Ask Matt: 'Orville' Moving to Hulu, 'Grand Hotel,' 'Big Little Lies' and More
Welcome to the Q&A with TV critic (also known to some TV fans as their "TV therapist") Matt Roush, who'll try to address whatever you love, loathe, are confused or frustrated or thrilled by in today's vast TV landscape. One caution: This is a spoiler-free zone, so we won't be addressing upcoming storylines here unless it's already common knowledge.
Is Orville's Move to Hulu a Death Blow?
Question: I have read that one of my favorite shows, The Orville, is moving to Hulu for Season 3. And that it's the show-runners who have decided to move it. Are they nuts? They can come up with as many reasons as they want to justify the move, but I don't think they really thought about the ramifications. They will certainly lose many viewers. And that's a shame. There are so many streaming services out there right now and I'm certainly not buying into another one. This move could very possibly kill the show when Hulu sees how many viewers don't jump to their service to watch it. What were they thinking? — JC
Matt Roush: This surprise announcement triggered quite a bit of mail this week, so today's column will deal with it in detail. Starting with this angle, that airing on Fox obviously made The Orville available to more viewers than will likely be following it to Hulu. But in today's very complicated marketplace, it isn't always all about ratings, and with Hulu and the Fox studio (which produces The Orville) both now controlled by Disney, this is an example of corporate synergy that may also be meant to appease the show's creator, Seth MacFarlane — who according to The Hollywood Reporter is currently a free agent, his overall deal with the Fox studio having expired. No explanation about production demands is likely to satisfy fans who'd prefer to see the show stay on regular network TV (see next question), and for them, this is quite clearly an unfortunate blow.\
But I'd argue the point that this move could prematurely kill the show. In fact, I see it as the opposite. Because the Fox Entertainment network is no longer attached to the Fox studio, the cost of airing The Orville might become prohibitive, and if Fox had ended up canceling the show after the third season, it might have ended up producing new episodes for Hulu anyway.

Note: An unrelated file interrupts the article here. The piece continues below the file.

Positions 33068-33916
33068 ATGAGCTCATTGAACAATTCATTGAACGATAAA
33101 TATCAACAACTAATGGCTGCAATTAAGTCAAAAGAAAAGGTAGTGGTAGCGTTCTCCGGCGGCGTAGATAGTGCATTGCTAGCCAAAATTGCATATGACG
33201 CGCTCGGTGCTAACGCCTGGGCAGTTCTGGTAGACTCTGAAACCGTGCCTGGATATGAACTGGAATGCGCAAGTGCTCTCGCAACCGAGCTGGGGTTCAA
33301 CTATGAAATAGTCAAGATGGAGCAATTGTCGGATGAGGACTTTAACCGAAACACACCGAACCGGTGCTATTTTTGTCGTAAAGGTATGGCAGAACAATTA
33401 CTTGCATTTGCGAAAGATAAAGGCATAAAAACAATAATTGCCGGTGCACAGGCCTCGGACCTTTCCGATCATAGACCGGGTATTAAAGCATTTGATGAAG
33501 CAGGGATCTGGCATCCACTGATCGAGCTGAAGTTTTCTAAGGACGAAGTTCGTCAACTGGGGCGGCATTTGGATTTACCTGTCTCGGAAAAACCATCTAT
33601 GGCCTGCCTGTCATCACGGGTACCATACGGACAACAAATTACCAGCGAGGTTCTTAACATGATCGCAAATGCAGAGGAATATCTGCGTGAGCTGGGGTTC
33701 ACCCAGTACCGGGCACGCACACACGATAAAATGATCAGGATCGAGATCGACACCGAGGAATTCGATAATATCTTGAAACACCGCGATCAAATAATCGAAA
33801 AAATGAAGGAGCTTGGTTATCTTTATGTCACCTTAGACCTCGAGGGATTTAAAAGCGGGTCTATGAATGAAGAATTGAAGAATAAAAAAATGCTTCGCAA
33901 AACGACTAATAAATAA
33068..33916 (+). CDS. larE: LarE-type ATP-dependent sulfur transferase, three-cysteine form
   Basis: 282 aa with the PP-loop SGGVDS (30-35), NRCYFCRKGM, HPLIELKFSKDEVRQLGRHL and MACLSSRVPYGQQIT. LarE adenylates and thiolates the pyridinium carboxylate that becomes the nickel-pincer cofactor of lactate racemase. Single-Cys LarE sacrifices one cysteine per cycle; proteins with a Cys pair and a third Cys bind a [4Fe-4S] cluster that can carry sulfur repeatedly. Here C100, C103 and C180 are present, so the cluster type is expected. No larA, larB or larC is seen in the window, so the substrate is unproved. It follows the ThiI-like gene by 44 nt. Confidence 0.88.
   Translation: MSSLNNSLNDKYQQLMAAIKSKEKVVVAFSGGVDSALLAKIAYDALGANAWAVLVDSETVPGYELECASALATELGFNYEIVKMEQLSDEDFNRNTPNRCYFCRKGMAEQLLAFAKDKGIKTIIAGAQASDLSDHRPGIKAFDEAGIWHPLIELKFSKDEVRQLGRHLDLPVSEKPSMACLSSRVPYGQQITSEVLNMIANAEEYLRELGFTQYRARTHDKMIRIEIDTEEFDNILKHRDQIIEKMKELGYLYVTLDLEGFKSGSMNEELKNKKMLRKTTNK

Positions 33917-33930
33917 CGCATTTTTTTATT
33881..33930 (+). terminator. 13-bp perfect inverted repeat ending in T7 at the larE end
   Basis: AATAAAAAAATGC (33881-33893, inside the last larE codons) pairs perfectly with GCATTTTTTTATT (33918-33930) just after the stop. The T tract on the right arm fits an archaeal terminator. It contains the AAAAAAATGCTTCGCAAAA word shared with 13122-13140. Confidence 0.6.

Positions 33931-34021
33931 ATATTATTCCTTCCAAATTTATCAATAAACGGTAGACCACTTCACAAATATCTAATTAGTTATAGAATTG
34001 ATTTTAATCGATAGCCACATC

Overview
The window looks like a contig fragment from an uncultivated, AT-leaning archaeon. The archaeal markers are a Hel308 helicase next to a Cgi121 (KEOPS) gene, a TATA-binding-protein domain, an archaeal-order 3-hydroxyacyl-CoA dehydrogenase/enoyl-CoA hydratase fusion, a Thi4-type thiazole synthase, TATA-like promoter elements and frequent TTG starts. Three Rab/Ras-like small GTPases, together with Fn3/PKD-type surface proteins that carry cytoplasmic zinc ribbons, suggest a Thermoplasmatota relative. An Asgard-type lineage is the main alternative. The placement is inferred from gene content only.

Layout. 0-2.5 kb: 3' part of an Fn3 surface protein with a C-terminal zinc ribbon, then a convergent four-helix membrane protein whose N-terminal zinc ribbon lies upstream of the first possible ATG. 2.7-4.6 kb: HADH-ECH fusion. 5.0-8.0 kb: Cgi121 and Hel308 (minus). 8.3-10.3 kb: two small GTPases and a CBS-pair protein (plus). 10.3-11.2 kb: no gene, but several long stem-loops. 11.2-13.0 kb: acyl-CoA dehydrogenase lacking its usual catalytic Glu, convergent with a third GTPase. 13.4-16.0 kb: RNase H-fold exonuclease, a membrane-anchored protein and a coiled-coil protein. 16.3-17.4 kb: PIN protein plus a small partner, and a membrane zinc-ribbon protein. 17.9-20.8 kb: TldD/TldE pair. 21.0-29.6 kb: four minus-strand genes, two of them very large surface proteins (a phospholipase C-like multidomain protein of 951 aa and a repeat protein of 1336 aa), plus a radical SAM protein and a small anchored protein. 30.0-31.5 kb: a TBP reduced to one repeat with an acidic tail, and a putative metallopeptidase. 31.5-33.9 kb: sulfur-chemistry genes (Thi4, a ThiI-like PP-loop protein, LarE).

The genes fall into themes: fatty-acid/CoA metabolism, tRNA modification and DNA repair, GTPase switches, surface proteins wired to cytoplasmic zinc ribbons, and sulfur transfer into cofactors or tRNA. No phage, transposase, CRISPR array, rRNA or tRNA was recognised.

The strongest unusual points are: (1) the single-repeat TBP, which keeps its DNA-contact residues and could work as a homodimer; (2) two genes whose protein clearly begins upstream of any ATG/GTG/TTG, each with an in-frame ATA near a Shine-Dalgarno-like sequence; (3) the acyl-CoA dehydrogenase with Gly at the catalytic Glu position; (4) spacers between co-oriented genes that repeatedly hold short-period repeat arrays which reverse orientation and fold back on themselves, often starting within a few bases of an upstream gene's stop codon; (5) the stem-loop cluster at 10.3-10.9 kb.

Is This the End of Free TV?
Question: I know you've never been a big fan of The Orville on Fox, but the show's warp-speed journey over to Hulu for Season 3 has me very concerned that we may be seeing the beginning of the end of free network TV. It's one thing to offer a Star Trek: Discovery or a Good Fight spinoff to try to lure eyeballs and wallets to CBS All Access. And prior to this move, several network shows were "saved" by streaming services — Designated Survivor and A.P. Bio among recent examples. But all had already either been specifically created for the pay service or canceled by their respective broadcasters. This is the first time I can recall a hit show leaving an over-the-air free network to find a home where it costs to watch it. And I fear this is only the beginning.
I can foresee a time, not long from now, where any show that hits it even remotely big on traditional TV will migrate over to the new pay-only platform and we'll be losing most of what's still good about the old national network TV system. And with NBC, CBS and ABC and Fox (through Disney) now all either with their own services or starting them up soon, I can't help but wonder if we're watching the end of the free TV world as we know it. Do you think I'm overreacting or is this a reasonable concern? — Aaron F
Matt Roush: These are provocative observations and questions, and in years to come, it's possible The Orville move will be seen as a predictive sign of the times. We're clearly in a transitional period in the TV business when it comes to a show's viability on traditional broadcast vs. cable/streaming. But when you say "free TV," keep in mind that nothing is for free in this business, not with production costs being what they are. One reason so many companies are developing their own streaming services for additional revenue streams is because the old-fashioned economic model of an ad-based system has largely fallen apart with the advent of DVRs and other technologies. Companies like NBC-Universal, CBS (possibly merging with Viacom) and Disney-ABC will continue to develop programming for their broadcast outlets for the foreseeable future, and if they become hits (This Is Us, the NCIS franchise, and Grey's Anatomy remind us it's still possible), the companies will do whatever's necessary to sustain them. But looking way down the road, it may be true that more and more TV could be available only by subscription, and as I've noted many times before, it's unclear what or when that tipping point will be for the industry to right itself for the sake of the overwhelmed consumer. It may be sooner than we think.